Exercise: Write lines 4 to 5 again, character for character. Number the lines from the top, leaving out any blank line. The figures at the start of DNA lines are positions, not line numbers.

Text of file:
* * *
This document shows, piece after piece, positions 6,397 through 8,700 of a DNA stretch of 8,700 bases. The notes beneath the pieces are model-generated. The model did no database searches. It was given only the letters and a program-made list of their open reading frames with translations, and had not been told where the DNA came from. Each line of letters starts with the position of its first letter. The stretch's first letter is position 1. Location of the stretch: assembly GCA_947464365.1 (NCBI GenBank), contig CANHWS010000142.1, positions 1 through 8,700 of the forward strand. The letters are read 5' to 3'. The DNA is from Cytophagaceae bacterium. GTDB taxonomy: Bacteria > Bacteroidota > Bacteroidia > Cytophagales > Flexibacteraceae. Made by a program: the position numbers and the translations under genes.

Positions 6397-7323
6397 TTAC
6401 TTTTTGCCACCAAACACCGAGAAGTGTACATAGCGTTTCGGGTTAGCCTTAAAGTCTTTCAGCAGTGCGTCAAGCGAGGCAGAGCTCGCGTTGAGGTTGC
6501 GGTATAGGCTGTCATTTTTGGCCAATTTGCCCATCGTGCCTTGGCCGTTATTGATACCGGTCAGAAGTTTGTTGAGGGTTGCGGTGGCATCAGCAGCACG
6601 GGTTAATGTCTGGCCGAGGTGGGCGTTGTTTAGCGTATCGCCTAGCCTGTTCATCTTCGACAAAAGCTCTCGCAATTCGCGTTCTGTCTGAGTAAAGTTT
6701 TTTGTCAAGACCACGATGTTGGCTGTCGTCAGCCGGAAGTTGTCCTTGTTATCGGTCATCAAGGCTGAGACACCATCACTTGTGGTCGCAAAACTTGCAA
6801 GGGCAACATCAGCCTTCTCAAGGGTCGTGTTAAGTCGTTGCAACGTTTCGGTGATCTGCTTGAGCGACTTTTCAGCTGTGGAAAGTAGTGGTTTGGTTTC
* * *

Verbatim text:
6401 TTTTTGCCACCAAACACCGAGAAGTGTACATAGCGTTTCGGGTTAGCCTTAAAGTCTTTCAGCAGTGCGTCAAGCGAGGCAGAGCTCGCGTTGAGGTTGC
6501 GGTATAGGCTGTCATTTTTGGCCAATTTGCCCATCGTGCCTTGGCCGTTATTGATACCGGTCAGAAGTTTGTTGAGGGTTGCGGTGGCATCAGCAGCACG